Today we just got back from Ocotal, a city up in the mountains of northern Nicaragua. It is a totally different environment up there: pine forests, blue mountains, a pleasant 85 degrees, fewer people, a close knit community, a clean city. (Nicaragua is sadly a very dirty place, and garbage is everywhere. People just throw things out the window and see no reason to use garbage bins.) On Wednesday we made the trek up there, involving a two hour chicken bus to Esteli, then realizing we were dropped off at the south bus terminal and we needed to find the north terminal (who knew Esteli was big enough to have two terminals?), and then another two and a half hour chicken bus to Ocotal. As we journeyed north, the temperature slowly dropped and the houses spread further apart, and we began winding around mountains. We arrived as the sun was about to set and it was beautiful.
The trip to Ocotal was in part, my idea. We (as Enactus) are looking for new partners to work with over the next year(s) and I found a young organization that works to promote rural coffee farmers in a co-op type arrangement. I wondered if we could partner with them to get them Rainforest Alliance certified, which would allow them to sell their coffees at a premium and thus earn higher wages. Rainforest Alliance is a seal for sustainably-grown coffee that must demonstrate biodiversity conservation, community development, workers’ rights, and productive agricultural practices, and is highly desired by coffee buyers in the US and Europe who are trying to show that they will source sustainably. After reaching out to the organization, we met Claudia and Wilmer, two Nicaraguans who are shockingly well-traveled and believe in the quality of this coffee—grown in their native backyards—so much so that they are starting their own business to introduce this coffee to US and European markets. They are both a blast and clearly believe so much in Nicaraguan coffee, committed to living here and supporting these farmers, yet wanting to put their educations to use. Having this seal will give their nascent business a lot of credibility and attract potential buyers.
Anyway, they were wonderful hosts while we were in Ocotal, taking us to the largest farm they work with, run by a man named Jorge, for a tour and crash course in coffee growing. Of course, along our path up and down the jungle ravine—getting bit by ants and a bit sunburned and trying not to skid down the hillslide—Jorge and Wilmer made us try all sorts of fresh fruits. It was a ton of fun to try so many unique things, as fresh as I could ever get them.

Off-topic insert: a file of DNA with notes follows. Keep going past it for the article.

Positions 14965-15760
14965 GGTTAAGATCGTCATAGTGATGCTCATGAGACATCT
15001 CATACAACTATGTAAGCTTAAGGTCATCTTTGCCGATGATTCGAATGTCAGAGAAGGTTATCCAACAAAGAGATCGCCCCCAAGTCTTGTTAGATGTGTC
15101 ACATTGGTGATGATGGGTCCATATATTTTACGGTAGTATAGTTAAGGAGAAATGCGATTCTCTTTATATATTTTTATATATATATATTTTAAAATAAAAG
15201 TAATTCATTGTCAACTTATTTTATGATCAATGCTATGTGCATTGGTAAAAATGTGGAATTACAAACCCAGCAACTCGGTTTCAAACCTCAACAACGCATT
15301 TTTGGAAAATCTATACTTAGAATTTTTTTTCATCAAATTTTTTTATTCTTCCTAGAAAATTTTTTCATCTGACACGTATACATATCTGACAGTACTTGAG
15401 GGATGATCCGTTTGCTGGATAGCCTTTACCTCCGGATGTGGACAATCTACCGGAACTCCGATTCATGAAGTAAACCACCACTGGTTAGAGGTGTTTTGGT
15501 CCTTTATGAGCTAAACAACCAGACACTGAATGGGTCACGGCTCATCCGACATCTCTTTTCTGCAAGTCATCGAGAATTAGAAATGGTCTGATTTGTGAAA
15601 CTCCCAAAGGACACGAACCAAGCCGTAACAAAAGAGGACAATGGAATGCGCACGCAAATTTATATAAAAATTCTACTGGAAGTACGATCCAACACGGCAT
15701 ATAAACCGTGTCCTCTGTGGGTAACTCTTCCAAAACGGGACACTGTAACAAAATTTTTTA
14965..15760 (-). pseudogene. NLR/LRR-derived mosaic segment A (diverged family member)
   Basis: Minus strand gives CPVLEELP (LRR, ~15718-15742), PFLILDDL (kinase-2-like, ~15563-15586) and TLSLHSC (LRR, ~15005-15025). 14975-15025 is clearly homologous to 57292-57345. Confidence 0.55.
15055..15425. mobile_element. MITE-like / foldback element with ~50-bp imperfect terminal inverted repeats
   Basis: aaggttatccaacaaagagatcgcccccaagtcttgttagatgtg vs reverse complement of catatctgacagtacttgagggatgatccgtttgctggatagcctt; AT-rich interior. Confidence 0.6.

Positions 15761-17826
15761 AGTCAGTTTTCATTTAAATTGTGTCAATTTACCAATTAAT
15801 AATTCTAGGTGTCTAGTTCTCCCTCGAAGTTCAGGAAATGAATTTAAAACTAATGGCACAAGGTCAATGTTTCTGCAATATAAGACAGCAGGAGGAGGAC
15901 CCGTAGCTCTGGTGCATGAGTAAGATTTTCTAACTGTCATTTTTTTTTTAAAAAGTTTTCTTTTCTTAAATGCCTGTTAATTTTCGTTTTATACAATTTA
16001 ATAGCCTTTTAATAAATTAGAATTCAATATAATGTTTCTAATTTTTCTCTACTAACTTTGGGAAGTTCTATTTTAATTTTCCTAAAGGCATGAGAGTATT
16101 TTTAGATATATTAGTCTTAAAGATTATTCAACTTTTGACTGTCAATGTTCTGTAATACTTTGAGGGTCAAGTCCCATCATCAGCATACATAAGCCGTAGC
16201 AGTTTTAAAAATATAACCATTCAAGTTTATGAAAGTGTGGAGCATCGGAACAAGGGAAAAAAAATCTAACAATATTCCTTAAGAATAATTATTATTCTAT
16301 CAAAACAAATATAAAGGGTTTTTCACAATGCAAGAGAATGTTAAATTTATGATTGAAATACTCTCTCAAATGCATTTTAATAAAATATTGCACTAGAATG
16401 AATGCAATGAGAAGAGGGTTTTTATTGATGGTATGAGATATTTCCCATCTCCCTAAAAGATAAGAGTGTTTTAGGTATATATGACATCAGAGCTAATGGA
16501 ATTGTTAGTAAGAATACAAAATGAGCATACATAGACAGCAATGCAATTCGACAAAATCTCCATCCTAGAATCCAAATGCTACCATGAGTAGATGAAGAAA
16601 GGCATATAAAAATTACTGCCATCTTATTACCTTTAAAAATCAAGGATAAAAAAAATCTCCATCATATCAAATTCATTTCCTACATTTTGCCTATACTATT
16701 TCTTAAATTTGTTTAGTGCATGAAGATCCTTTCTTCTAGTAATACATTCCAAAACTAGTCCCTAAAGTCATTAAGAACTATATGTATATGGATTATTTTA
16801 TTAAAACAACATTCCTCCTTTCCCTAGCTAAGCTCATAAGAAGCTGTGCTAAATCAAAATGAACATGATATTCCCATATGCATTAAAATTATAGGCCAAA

After a late lunch we decided to go forward with the project, with Dawson and I leading the Rainforest Alliance certification process. I have a lot more to learn, but I am excited because this project combines all that I am interested in – supporting community development, promoting environmental sustainability, and utilizing my business/finance background. And of course, as our bus finally pulled into Leon today—after an excruciating five hour ride, with over 120 people squished on one chicken bus, it was 100 degrees and humid. I will not mind spending more time in Ocotal rather than here! The current plan is to spend Sundays through Thursdays in Ocotal, at a homestay that Claudia will arrange (eeekk, but I’m excited. Maybe I’ll actually get better at Spanish!), and then spend Fridays and Saturdays in Leon to finish our microloan business workshops and work in La Calle Real. Our last two and a half weeks just got a whole lot busier, but it's exciting too!
I'm a twenty-something from the Pacific NW making home in new places as I follow where God leads.
My intent is to show Christ's love to the world and use business to solve some of the social problems we face: hunger, illiteracy, healthcare, economic hardship. For now, I'm in a stage of learning. A little adventuring, a few books, some good friends, and a whole lot of prayer and life runs on.